My friend Bob, an investment banker who practically commutes by airplane, says he can’t sleep on planes and so he won’t fly red-eye flights. I, on the other hand, have had to fly many overnight and long-haul flights. I do it to save money (no hotel room!) and time. I also catch up on movies!
During the recent press trip to Asia, I took 9 flights in 13 days. Of those flights, 2 were overnight and the threesome that brought me back to America put me transit for nearly 24 hours. Needless to say, I’ve become adept at flying red-eye and long-haul flights. Airlines such as Cathay Pacific have set up their schedules so that customers can efficiently arrive in the morning to flexibly do business or catch a connecting flight to another destination.
I’ve managed to sleep and rest on a plane with a few simple strategies, none of which entail prescription drugs or lots of alcohol! Here are my tips:
Before Boarding: Relax, Eat Light, Get Ready for Bed
I try to work only half a day before a red-eye flight. That way, I can eat a light early dinner a couple of hours before leaving for the airport. No one wants to get on a flight with a queasy uneasy tummy. My typically dinner is vegetarian: rice, stir-fried vegetable, something with tofu. I’ll have some wine but definitely drink a strong cup of chamomile and mint tea to push me toward deep relaxation.
Then, I go through my nightly ritual of ‘duties’ such as brushing my teeth, doing a quick facial, and changing into lounge wear (a.k.a. “public pajamas”). I remove my contact lenses and don my glasses. In summary, I do whatever I normally at night but do it earlier.
During Flight: Reset Watch, No Jet Lag, Eat and Drink Light, Plug Ears and Eyes
I’m relaxed with my comfy outfit and am ready for bed. The first thing I do is reset my watch to the time at my destination. Why resist the inevitable?
Just to make sure I’m fully ready for nighttime and will adjust, I take No Jet Lag – homeopathic pills available at health food stores and pharmacies. I’ve been using it for years and I arrive nearly as fresh as a daisy. You take pills at takeoff and landing, and every 2 hours or so (whenever you awaken during the flight). No Jet Lag has arnica and other stuff that help your body get into the groove of the new time zone. It’s neither funky nor full of narcotics.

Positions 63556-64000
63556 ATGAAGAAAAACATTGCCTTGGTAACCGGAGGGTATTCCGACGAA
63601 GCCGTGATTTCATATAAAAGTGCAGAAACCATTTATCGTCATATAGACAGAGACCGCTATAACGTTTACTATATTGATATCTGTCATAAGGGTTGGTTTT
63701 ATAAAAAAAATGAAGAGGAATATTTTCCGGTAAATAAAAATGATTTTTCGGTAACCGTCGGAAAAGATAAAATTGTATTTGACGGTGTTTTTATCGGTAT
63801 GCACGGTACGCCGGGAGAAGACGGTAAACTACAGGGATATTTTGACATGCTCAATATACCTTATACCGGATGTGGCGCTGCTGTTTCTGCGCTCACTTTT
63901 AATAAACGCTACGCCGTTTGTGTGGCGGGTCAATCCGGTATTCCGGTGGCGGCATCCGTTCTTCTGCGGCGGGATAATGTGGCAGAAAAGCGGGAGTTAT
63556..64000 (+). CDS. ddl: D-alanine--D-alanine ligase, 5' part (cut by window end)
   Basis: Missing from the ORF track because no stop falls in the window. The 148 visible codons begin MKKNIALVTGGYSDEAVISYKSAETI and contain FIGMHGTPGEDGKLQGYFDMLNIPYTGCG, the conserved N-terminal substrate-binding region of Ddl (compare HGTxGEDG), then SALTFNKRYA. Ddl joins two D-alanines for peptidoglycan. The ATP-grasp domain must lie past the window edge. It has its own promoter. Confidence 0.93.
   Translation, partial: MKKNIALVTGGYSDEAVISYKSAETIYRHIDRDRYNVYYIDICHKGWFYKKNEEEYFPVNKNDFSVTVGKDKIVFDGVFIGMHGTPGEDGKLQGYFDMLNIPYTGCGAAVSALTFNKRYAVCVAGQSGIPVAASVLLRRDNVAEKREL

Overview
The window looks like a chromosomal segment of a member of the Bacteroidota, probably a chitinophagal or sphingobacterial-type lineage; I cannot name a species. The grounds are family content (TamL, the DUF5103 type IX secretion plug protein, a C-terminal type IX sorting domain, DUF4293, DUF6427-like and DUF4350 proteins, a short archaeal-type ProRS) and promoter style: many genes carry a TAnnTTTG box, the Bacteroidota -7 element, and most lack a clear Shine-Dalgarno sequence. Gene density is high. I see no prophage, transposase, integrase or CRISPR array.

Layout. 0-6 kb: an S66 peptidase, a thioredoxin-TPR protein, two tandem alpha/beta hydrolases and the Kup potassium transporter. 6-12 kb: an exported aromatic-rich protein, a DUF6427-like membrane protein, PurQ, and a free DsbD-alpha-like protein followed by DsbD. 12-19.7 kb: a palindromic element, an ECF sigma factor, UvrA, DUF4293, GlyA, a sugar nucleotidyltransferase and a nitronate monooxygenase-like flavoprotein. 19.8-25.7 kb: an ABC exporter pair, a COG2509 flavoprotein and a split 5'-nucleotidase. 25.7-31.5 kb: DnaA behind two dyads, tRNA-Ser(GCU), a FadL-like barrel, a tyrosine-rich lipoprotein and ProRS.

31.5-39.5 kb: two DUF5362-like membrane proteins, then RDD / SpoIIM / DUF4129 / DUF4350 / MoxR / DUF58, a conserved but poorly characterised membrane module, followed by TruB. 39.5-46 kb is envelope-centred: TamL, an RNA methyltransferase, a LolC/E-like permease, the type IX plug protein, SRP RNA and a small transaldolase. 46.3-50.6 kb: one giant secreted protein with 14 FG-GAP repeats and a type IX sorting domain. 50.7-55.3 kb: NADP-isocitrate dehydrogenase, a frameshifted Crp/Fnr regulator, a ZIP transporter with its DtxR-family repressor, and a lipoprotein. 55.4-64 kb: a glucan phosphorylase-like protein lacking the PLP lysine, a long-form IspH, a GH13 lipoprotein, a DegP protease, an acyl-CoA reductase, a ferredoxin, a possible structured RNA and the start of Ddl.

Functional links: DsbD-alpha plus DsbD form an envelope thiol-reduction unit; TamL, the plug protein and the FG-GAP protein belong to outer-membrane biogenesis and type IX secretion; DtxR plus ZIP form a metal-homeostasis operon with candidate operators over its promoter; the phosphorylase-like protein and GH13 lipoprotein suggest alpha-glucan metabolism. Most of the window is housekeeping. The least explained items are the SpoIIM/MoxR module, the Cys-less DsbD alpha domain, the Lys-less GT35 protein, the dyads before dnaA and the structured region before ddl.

I usually don’t eat on red-eye flight because I’m trying to simulate a night’s sleep. Who wakes up and eats in the middle of a night? But I do get a bottle of water and keep it at my seat to hydrate during the night.
On a long haul that lasts for 12 hours plus, I eat lightly. Above are all the things I ate last week while traveling from Hanoi to Hong Kong to New York on Cathay Pacific. That included things I ate at the airport. The Hong Kong airport has many terrific options for food (including roast duck!) but I tend to stick with steamed or boiled things.
At the Cathay Pacific business class lounge, there were steamed siu mai, bao, and xiao long bao. Additionally, they had a noodle soup bar with fabulous Sichuan dan dan mian that wasn’t overly spicy (great for a flight!). I also eat fruit and drink water. You can get mixed drinks at an airline lounge or in an airport bar but for a long-haul, I skip it because I tend to overdo things. During the flight I tend toward the more simple meal offerings, which on a Cathay flight, means that there is either rice or noodle involved. I’m not good with dairy so I skip rich cakes and eat fruit and some aged cheese, when available.
If it’s a long-haul overnight flight, I put my ear plugs in and eye mask on to fake total privacy and get some shuteye in between meals. If it’s a long-haul flight that lands late at night, I watch a lot of movies, read, or work on my computer as long as I can. I force myself to take a long “afternoon” nap according to the time zone of my destination. That way, I’m awake for all the meals too!
Upon Arrival: No Jet Lag, Start a New Day or Night
The plane lands and I pop my last No Jet Lag pill. If it’s a morning arrival, I brush my teeth, change my shirt, and put on some deodorant at the airport to refresh myself. Then I drink a cup of coffee and/or take an Airborne to boost my energy level and immune system. I’m ready for the day.
For a nighttime arrival, I eat a light meal followed by a cup of relaxing chamomile tea. I’ll then wash up and go to sleep.
So it’s just like people say – fake yourself into the new time zone. A few smart strategies help though. If you have tips on how to survive redeye or long-haul flights, do share them!